Fun Project: Method for Projecting Custom Objects onto Surface


#1

Hi all,

I am working on a project where I need to cover a form with a set of objects. I am covering a 3d scan of a hand in 3d scans of fruit.

The parameters are such that the fruit must be packed as densely as possible, in random order and rotation, but not intersect with one another. Instead of placing each fruit with Gumball, can you propose any suggestions for automating this process?

What I have so far:
I slightly modified a script I found on Designalyze (a super great website) so that it would project identical spheres onto a surface without intersecting. I was thinking of continuing something along the lines of this basic structure.

In the test script I used the rhinoscriptsyntax method addSphere. One of my thoughts is to define a new method named addFruit. AddFruit would:

  • Pick a fruit from a list of fruit
  • Rotate it randomly on x,y, and z
  • Measure a radius based on where the object has oriented itself (A pineapple on it’s side has a bigger radius than a pineapple standing straight up)
  • Use that radius in an equation that tells Rhino at what coordinates to put the fruit.
  • Check for collisions with other fruit, if the fruit collides, regenerate a new fruit

There are a few things that I have yet to find solutions for:

  • Densely packing fruit on x,y, AND z axis. The script above binds spheres at their x and y axis, but they are not bound at the z axis.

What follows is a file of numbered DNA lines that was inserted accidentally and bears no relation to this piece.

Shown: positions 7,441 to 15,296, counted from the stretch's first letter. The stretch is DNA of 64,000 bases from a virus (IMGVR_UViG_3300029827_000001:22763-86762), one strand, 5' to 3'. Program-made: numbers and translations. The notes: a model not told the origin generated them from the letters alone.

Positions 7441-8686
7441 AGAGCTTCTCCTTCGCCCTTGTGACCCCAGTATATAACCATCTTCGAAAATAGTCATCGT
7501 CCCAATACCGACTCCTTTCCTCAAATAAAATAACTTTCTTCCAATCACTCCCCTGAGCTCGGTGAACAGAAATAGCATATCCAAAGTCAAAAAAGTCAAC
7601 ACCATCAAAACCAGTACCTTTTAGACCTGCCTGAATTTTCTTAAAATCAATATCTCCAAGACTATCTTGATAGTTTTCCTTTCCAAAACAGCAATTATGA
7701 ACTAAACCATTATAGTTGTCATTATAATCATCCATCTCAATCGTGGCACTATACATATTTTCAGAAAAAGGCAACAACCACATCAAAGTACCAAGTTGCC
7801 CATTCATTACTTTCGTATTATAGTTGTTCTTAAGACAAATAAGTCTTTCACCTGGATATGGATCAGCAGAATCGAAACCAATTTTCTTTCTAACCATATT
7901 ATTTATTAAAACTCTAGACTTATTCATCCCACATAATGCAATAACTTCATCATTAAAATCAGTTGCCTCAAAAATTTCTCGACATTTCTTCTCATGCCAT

• Make the radius measurement from the randomly rotated fruit’s furthest boundary.
  • Making a collision check system.

Perhaps there is a physics tool in Rhino that would treat fruit objects as solid and essentially “swarm” the hand surface? I have seen things like this in Maya’s MASH plug-in.
Perhaps there is a good paneling method for this?
If anyone can suggest rhinoscriptsyntax methods, built-in tools, or general advice, I am interested to know.

If you have taken the time to read all of this and have any thoughts, I am thrilled to hear from you, and highly thankful of your interest. Cheers!

.


#2

Hi Dean,
I’m doing, in part, something similar. I auto-fit the upper humerus head (the upper joint of the upper arm) into the joint surface of the shoulder blade (glenoid socket of the scapula). For this I’m generating points on the (irregular) surfaces and, in this case, generate spheres from that. I then check if points are inside, beyond, or whatever, relative to other objects. With an iterative approach I can find the joint center and relative positions between parts (the humerus head and the glenoid socket and…).

“Probing” rays… :slight_smile:

Anyway, using GrassHopper there are components that is somewhat helpful. For example checking for Intersections (of surfaces/solids) and components for checking if a point resides inside a sphere or any so called solid (“Brep” in Rhino lingo). Example:

And so on. Intersections can often be measured, but if not, you could try an iterative approach moving the objects a bit and test for intersections again until no collision occurs. There are even Galapagos components in GH. Also, if you check for “closest points” between two objects, they can hint about how to move to get where you want faster. And so on. Good luck!

// Rolf


#3

It looks like also Kangaroo could give you some ideas about how to self organize items om the surface, perhaps using forces.

// Rolf


#4

Update:

Thanks to Daniel Piker on the Grasshopper forums, I have a circle packing script over the hand mesh form. Link below.

What I have done since, is collect the center points of all those circles into a list, and for every point in that list I generate a random fruit. Inside of that “for loop”, I run checks for intersections with other fruit, and the outer hand mesh shape. If there are intersections, I move those fruit to a different layer. I will attach the code soon.